ND: While regulation may be seen by some as a blocker, at Ozone we believe that if it’s good for the consumer, then it should be good for business too. Privacy regulations, alongside moves such as the phasing out of third party cookies, gives the consumer more control when it comes to the digital advertising they see. A ‘happier’ consumer is more likely to respond better to advertising, which should deliver better results for both advertisers and publishers.

Can you explain some more about the Ozone Attention Index?

ND: The Ozone Attention Index is our own proprietary measurement technique that uses a combination of six easily accessible advertising measures to give a much better gauge of the levels of attention that an ad receives - as opposed to some of the more rudimentary measures usually used to gauge campaign success. Having consulted with almost 100 different customers on the measures they thought were most appropriate, we devised the Index in a way that it can be reported on every single campaign that we run, as a complement to reporting the client’s KPIs.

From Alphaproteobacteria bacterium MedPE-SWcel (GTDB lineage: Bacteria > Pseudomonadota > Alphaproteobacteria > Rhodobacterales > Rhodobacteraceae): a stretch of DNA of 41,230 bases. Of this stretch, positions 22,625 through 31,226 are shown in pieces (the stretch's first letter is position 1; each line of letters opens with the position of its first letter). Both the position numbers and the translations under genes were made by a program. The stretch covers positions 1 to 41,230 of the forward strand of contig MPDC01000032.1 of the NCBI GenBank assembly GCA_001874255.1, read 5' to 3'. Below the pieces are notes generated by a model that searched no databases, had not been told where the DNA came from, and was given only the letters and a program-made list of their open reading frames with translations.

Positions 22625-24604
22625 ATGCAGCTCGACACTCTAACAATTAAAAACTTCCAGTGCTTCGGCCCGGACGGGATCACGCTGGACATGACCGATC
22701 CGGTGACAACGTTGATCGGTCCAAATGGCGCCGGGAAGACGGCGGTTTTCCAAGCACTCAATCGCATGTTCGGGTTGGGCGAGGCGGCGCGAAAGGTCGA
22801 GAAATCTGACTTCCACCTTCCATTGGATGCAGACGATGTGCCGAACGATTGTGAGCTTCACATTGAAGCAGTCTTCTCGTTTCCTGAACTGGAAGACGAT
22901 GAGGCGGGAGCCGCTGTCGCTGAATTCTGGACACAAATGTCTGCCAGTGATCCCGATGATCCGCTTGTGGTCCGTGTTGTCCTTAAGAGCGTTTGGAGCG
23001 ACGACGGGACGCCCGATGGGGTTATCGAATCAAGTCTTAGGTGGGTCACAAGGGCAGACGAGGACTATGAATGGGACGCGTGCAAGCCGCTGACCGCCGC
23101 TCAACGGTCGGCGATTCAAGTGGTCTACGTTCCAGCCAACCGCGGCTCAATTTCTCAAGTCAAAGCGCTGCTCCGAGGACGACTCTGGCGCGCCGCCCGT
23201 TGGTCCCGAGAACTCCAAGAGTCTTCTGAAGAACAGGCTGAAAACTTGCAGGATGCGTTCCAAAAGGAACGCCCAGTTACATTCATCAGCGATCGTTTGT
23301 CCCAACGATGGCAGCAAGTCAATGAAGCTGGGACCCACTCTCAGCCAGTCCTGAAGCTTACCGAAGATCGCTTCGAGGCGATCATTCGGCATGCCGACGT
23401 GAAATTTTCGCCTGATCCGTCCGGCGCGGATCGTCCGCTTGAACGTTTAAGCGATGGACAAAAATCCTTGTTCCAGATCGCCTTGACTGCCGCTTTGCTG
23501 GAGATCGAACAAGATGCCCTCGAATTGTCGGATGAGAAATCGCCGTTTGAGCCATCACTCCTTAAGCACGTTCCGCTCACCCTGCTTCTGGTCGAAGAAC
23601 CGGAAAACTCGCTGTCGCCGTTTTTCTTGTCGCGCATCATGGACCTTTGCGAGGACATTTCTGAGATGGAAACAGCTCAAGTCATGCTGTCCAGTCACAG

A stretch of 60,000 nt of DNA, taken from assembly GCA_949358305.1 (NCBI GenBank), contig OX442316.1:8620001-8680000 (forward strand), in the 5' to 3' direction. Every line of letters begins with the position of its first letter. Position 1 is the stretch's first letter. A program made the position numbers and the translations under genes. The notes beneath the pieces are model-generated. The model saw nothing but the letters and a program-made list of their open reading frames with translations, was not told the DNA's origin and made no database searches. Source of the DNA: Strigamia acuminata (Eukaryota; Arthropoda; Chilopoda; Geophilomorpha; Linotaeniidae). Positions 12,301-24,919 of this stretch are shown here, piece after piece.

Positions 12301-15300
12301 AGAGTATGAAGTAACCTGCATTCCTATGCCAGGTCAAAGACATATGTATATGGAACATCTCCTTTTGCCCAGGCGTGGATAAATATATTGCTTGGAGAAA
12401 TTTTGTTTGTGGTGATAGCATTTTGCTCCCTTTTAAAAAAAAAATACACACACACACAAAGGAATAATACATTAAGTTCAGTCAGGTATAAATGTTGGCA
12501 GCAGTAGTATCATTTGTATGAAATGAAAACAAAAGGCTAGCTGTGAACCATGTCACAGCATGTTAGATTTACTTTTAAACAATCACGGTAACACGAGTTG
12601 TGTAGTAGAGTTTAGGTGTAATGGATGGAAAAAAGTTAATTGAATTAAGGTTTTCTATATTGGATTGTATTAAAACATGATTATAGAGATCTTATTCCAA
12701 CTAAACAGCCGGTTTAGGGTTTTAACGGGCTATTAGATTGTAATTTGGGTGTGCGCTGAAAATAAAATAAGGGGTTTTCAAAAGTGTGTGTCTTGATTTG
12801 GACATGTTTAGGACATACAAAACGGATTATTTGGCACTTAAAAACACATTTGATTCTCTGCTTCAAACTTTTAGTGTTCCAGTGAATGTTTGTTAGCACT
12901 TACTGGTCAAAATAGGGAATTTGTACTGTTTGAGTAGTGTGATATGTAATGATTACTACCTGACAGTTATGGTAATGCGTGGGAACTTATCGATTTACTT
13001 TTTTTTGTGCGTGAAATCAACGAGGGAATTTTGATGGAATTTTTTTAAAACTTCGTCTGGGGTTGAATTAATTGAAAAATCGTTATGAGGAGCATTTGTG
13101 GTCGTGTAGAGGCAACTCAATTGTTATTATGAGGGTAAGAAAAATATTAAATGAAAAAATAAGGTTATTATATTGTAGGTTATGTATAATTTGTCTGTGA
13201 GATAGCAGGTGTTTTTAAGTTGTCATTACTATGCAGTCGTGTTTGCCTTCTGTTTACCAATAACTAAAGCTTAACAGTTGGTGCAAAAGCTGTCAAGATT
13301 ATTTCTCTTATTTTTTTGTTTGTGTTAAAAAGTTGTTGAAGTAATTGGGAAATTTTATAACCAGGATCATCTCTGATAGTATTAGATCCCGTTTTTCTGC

This has been a really important first step for us - especially as numerous studies have shown that quality sites like Ozone’s receive more attention that translates into ad impact. Being able to show this on a campaign by campaign basis, is allowing us to introduce the concept of an alternative way of measuring success.

How does The Ozone Project complement what Brand Metrics offers?